Highly Available Data: Why High Availability Is Not Just for Apps
High availability is a buzzword in IT today. Usually, it refers to applications and services that are resistant to disruption. But it should also apply to your data. Here’s why.
What Is High Availability?
High availability refers to the ability of an application, service or other IT resources to remain constantly accessible, even in the face of unexpected disruptions.
In an age when a cloud service that fails for even just a few hours can significantly impact the ability of businesses to maintain operations, and when vendors typically guarantee certain levels of uptime via SLA contracts, maintaining high availability is crucial.
Unlike in the past, when users expected infrastructure to fail from time to time, downtime is unacceptable in most contexts today.
In reality, virtually every type of service or resource will fail occasionally. 100 percent uptime is not a realistic goal; even the best-managed services go down sometimes. But uptime on the order of 99.99 percent or higher (AWS famously promises “11 9s” of availability for its S3 storage service, for instance) is now standard. That’s the type of high availability that organizations strive for today.
High Availability for Data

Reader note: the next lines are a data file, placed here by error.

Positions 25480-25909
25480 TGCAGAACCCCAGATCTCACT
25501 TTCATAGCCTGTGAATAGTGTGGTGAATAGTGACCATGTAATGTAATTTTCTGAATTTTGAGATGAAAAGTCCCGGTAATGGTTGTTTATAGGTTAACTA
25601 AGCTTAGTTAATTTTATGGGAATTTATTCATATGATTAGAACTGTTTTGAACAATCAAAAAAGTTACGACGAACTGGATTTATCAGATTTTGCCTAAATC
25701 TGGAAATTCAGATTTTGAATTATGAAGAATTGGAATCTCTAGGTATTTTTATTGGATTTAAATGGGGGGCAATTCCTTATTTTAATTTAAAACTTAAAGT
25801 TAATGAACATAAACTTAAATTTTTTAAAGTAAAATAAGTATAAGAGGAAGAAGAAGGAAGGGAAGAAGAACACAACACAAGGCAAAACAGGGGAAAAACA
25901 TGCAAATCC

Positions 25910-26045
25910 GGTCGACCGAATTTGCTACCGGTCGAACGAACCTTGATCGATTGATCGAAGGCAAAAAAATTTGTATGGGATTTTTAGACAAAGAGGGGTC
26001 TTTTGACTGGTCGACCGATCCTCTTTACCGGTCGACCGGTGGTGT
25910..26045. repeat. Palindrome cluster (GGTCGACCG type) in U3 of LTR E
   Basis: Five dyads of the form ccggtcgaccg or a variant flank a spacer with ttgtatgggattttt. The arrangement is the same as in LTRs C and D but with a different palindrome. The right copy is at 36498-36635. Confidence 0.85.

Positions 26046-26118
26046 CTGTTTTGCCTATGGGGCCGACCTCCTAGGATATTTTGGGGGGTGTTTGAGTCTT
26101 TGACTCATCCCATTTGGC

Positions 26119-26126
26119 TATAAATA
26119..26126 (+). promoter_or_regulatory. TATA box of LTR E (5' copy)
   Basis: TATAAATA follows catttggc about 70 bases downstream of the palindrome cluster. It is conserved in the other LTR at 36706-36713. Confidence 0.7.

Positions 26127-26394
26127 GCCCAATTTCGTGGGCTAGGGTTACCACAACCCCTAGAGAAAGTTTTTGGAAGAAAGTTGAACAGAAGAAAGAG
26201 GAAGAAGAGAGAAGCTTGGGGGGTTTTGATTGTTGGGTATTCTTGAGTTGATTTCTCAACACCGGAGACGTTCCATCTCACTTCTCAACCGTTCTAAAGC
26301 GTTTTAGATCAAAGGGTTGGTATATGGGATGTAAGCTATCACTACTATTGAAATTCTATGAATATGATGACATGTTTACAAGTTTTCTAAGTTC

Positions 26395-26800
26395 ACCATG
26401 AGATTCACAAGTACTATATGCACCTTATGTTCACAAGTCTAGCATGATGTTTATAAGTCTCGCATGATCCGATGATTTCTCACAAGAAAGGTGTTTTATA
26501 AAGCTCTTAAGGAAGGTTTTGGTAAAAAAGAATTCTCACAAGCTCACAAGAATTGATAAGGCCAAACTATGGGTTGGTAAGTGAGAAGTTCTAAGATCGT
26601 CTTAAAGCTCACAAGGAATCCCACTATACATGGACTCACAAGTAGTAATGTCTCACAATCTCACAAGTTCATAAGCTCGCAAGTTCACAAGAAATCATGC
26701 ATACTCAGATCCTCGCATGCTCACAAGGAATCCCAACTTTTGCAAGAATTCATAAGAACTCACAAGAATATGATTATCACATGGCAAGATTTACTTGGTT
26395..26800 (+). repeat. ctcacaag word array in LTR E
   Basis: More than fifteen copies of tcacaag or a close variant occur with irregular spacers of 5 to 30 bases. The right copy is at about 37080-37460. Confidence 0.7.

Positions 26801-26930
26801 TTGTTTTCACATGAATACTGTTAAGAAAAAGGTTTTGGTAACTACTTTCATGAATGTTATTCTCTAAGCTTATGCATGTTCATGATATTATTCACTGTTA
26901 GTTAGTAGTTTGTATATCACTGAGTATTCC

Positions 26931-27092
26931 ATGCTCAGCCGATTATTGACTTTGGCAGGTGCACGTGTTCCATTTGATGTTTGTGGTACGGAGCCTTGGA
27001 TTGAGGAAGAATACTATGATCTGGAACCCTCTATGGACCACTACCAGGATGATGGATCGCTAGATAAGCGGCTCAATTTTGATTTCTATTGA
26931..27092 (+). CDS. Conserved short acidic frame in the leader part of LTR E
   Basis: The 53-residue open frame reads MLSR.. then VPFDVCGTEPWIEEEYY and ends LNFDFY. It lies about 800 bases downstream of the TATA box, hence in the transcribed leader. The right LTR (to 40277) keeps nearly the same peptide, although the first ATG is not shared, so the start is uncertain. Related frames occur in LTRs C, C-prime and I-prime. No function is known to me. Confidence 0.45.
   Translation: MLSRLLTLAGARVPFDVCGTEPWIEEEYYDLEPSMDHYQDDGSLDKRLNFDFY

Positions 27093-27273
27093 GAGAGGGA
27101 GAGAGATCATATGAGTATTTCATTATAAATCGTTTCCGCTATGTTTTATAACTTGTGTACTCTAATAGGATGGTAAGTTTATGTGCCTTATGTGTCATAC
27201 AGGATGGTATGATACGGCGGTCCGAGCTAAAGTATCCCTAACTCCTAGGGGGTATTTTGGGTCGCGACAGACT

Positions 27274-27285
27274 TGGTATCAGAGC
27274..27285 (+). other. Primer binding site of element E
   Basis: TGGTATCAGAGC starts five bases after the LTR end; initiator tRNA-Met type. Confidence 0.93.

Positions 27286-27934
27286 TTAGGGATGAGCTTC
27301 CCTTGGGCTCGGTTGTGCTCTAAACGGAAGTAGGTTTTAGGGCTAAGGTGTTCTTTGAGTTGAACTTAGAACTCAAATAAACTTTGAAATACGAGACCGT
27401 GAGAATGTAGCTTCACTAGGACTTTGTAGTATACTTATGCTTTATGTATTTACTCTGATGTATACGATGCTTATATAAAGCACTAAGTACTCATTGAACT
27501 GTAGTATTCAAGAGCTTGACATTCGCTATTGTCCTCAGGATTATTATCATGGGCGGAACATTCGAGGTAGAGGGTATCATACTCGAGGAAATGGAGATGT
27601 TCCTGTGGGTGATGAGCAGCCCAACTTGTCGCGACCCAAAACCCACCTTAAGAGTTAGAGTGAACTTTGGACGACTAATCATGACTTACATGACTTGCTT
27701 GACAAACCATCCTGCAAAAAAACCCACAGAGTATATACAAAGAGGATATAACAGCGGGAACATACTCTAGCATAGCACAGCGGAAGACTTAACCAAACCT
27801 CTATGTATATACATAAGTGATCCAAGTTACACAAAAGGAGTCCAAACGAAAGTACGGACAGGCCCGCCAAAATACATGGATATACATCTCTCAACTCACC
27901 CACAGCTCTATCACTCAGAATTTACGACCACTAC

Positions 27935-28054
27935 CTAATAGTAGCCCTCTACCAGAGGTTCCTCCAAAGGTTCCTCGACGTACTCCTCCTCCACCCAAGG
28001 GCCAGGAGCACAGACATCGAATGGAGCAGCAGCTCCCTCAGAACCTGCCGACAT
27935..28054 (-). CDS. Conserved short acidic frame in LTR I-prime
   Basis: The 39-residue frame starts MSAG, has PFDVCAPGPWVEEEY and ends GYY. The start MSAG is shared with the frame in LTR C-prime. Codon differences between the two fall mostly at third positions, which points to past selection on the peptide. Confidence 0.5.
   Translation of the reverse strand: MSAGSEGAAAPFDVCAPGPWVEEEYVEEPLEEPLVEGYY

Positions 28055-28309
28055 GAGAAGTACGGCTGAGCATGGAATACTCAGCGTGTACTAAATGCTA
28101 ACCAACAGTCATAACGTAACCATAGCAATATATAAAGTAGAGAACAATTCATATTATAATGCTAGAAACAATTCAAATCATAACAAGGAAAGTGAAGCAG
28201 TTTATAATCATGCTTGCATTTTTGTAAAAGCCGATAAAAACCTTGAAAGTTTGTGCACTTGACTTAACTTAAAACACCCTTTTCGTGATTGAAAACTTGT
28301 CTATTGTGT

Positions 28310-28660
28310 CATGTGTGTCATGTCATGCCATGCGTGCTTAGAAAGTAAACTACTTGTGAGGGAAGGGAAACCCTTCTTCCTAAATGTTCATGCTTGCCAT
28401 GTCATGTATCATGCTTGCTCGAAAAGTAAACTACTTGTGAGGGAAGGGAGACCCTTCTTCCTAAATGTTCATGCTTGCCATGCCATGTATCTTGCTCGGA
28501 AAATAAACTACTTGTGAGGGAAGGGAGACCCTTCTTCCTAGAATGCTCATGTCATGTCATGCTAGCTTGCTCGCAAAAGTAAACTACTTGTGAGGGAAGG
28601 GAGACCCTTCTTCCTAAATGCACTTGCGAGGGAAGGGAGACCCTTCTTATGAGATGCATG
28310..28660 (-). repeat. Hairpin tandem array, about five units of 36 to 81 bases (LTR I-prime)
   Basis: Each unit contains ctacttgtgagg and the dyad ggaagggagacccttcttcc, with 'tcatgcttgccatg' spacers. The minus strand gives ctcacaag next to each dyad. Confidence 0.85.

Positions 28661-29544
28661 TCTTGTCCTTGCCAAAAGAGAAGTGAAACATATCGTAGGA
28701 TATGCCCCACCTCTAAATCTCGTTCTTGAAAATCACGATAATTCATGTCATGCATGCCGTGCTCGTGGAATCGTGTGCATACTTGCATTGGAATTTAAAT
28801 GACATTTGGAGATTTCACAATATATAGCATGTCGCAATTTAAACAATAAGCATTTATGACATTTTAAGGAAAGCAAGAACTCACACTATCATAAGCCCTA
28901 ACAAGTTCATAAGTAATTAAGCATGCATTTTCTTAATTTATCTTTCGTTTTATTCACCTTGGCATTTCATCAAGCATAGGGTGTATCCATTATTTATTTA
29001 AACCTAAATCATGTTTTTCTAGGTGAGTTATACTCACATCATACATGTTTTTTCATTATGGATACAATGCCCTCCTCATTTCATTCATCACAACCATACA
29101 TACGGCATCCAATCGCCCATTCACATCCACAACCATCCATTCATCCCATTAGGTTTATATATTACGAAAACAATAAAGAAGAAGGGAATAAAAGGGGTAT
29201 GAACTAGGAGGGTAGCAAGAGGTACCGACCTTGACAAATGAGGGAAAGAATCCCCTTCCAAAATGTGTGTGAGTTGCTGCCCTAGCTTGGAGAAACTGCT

In most cases, when people talk about high availability, they’re thinking about applications and services. Using automated server failover, redundant nodes and other strategies, they design systems that allow applications and services to continue running even if part of their infrastructure fails.
Yet the high availability concept can and should be extended to data. After all, without data to crunch, many applications and services are not very useful. If you plan a high availability strategy that addresses only your applications, you fall short of ensuring complete business continuity.
Achieving Data High Availability
What does high availability for data look like in practice? All of the following considerations should factor into a data high availability strategy:
- Servers that host data need to be resilient against disruption. You can, as noted above, achieve this by using redundant servers to host your data, and/or automated failover.
- Databases should be architected in such a way that the failure of one database node won’t cause the database to be inaccessible. Databases should also be able to restart themselves automatically if they do crash, in order to minimize downtime.
- If you rely on the network to access data, which you probably do, network availability is an important component in data high availability.
Highly Accessible Data
Data high availability can be taken a step further, too. In addition to keeping your data infrastructure and services up and running, you can build an even more effective high availability strategy for data by ensuring that your data is highly accessible.
Highly accessible data is data that you can work with readily. It’s quality data that is consistent and available in the format or formats that you need it to be in order to work with it. It’s data that is compatible with whichever tools you are using for analysis and interpretation.
By aiming for high data accessibility as well as high availability, you ensure not only that you can always reach your data, but also that the data is ready to use.
To learn even more about the state of disaster recovery preparedness in organizations today, read Syncsort’s full “State of Resilience“ report.